Skip to main content

Peppers and Herbs in Fall … What’s to be Done ?

Pepper Harvest: Image Credit Matthew Orwat : UF / IFAS Extension Washington County

Pepper Harvest: Image Credit Matthew Orwat : UF / IFAS Extension Washington County

By Matthew Orwat and Judy Corbus

As fall begins we often begin to think about the successes and failures of our vegetable gardens. Two of my successes this past summer have been pepper and basil.

A variety of peppers work great as transplants in mid to late spring. This spring a large variety of peppers were planted including Cayenne, Bell, Cubanelle, Habanero, Poblano, Anaheim, Cajun Belle, Havasau, Serrano, Jalapeno, and Banana.  A loose, rich media was used containing coconut coir and well-rotted organic humus to provide an excellent well-drained location which also retained moisture. Finding this delicate balance is difficult but can be achieved by using coconut coir and organic matter based garden soil mixtures.  After the peppers were planted, they were side-dressed twice with a standard bagged 8-8-8 fertilizer blend containing micronutrients and once with an organic fertilizer. During the heat of the summer it was important to water the peppers at least every other day. Need for watering decreased as the fall weather approached, but was still necessary.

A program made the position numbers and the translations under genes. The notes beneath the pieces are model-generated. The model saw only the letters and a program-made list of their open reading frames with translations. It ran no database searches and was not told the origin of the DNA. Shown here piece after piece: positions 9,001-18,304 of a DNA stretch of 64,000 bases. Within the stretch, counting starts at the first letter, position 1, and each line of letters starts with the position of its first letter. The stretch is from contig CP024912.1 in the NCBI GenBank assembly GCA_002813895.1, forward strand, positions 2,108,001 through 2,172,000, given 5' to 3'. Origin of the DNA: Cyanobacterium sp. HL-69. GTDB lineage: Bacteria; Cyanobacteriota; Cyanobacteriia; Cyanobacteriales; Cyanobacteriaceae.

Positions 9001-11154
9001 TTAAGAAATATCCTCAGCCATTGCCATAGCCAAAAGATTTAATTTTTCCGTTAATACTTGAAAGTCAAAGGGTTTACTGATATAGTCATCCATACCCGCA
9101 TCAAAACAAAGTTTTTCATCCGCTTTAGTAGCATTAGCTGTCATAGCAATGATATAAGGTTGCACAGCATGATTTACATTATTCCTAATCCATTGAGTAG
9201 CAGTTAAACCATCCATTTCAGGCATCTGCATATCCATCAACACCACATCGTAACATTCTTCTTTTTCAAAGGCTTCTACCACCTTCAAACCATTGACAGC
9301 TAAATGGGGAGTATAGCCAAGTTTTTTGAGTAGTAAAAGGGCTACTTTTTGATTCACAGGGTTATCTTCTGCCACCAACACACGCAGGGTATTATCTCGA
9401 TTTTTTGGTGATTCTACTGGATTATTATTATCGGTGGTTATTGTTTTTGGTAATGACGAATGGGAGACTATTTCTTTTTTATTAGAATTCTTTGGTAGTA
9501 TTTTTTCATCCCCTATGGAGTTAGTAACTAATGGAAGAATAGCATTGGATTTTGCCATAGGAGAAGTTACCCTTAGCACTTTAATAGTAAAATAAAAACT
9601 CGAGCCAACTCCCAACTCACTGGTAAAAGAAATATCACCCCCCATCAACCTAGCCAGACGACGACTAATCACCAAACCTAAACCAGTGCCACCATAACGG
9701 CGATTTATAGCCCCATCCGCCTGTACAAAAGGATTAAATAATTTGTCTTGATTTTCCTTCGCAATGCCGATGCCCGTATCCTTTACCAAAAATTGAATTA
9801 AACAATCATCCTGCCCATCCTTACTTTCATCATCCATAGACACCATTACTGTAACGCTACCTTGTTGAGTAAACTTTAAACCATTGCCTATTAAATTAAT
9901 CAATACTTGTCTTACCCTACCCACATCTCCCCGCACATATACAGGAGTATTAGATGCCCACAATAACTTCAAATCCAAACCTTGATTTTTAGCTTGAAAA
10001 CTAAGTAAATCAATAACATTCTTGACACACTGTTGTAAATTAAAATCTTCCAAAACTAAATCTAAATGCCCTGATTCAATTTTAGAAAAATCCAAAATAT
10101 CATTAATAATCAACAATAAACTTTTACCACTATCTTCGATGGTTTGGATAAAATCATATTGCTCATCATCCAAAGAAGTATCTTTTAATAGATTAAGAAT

Pepper Plant, Mid Summer . Image Credit Matthew Orwat, UF / IFAS Extension Washington County

Pepper Plant, Mid Summer . Image Credit Matthew Orwat, UF / IFAS Extension Washington County

In fall, many gardeners think it might be a good time to remove their peppers plants, but they can be encouraged to produce peppers until frost and maybe a little later with protection.  Oftentimes it is more practical to start or transplant new pepper plants the following spring, but it is possible to pot up and overwinter peppers in a sheltered area or greenhouse.

Sage and Basil in the garden, ready for preservation ! Image Credit Matthew Orwat, UF / IFAS Extension Washington County

Sage and Basil in the garden, ready for preservation ! Image Credit Matthew Orwat, UF / IFAS Extension Washington County

In addition to peppers, basil was especially bountiful this year. To save my basil bounty for the winter I have options to dry, blanch or make pesto. This should be done before the first frost, since basil is very sensitive to freezing temperatures.  Other herbs that will usually overwinter well in the garden include thyme, chives and rosemary. They will need little to no protection. Additionally, sage might come back the following year if it is in a protected area.  Herbs such as cilantro and parsley will thrive in our North Florida winters and should be planted now.

 

Pepper

Credit : National Center for Home Food Preservation

To preserve the bounty of your harvest for later use, you may can, pickle, or freeze peppers. Follow these USDA-approved guidelines from the National Center for Home Food Preservation:

Canning:  https://nchfp.uga.edu/how/can_04/peppers.html

Pickling:

Freezing:

 

 

One Comment on “Peppers and Herbs in Fall … What’s to be Done ?

Leave a Reply

Your email address will not be published. Required fields are marked *